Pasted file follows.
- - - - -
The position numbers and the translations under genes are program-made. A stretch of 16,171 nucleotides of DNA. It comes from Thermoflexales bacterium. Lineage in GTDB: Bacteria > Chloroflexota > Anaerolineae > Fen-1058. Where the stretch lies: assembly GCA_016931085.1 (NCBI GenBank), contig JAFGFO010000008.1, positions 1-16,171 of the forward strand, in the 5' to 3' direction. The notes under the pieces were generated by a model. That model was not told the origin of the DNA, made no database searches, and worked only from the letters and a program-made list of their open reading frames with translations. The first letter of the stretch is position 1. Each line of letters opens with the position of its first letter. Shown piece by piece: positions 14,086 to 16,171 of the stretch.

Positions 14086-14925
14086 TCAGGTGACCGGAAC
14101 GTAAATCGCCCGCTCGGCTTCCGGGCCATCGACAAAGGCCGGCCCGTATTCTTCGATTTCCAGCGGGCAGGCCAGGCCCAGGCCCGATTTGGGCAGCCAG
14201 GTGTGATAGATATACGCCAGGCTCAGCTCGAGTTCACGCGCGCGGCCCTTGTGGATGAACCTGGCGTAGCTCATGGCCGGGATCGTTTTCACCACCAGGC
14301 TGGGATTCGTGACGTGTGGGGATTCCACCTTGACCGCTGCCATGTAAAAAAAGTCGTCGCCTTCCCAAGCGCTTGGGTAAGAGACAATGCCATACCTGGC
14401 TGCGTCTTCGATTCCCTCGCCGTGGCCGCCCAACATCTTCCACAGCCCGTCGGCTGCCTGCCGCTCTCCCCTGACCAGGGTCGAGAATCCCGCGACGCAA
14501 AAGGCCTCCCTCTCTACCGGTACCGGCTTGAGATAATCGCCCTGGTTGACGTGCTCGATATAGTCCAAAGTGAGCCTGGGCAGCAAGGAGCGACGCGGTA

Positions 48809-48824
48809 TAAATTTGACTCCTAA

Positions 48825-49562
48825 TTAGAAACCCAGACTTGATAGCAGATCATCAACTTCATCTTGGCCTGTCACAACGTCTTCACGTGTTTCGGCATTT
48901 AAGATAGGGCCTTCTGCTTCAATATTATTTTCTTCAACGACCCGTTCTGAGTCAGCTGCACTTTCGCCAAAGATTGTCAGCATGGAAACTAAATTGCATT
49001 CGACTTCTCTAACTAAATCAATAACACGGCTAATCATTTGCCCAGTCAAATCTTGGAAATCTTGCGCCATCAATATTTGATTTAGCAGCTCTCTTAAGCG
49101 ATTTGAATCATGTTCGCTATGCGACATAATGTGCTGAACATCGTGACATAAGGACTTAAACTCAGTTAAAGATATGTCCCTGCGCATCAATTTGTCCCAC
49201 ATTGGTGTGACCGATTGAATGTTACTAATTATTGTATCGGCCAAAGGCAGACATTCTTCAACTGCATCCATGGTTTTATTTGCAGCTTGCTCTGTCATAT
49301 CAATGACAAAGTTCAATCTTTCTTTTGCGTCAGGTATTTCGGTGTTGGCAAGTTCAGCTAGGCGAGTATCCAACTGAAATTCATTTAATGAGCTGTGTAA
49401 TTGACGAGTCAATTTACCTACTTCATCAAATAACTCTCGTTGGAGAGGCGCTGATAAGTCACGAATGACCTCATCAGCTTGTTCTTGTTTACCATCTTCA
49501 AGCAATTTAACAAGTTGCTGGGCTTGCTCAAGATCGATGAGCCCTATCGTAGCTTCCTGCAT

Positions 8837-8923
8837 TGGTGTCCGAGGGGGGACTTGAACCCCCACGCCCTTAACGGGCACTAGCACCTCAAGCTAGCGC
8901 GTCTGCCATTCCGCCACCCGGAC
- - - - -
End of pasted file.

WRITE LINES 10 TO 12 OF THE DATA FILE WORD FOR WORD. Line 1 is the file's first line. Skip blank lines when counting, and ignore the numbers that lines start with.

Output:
48809 TAAATTTGACTCCTAA

Positions 48825-49562
48825 TTAGAAACCCAGACTTGATAGCAGATCATCAACTTCATCTTGGCCTGTCACAACGTCTTCACGTGTTTCGGCATTT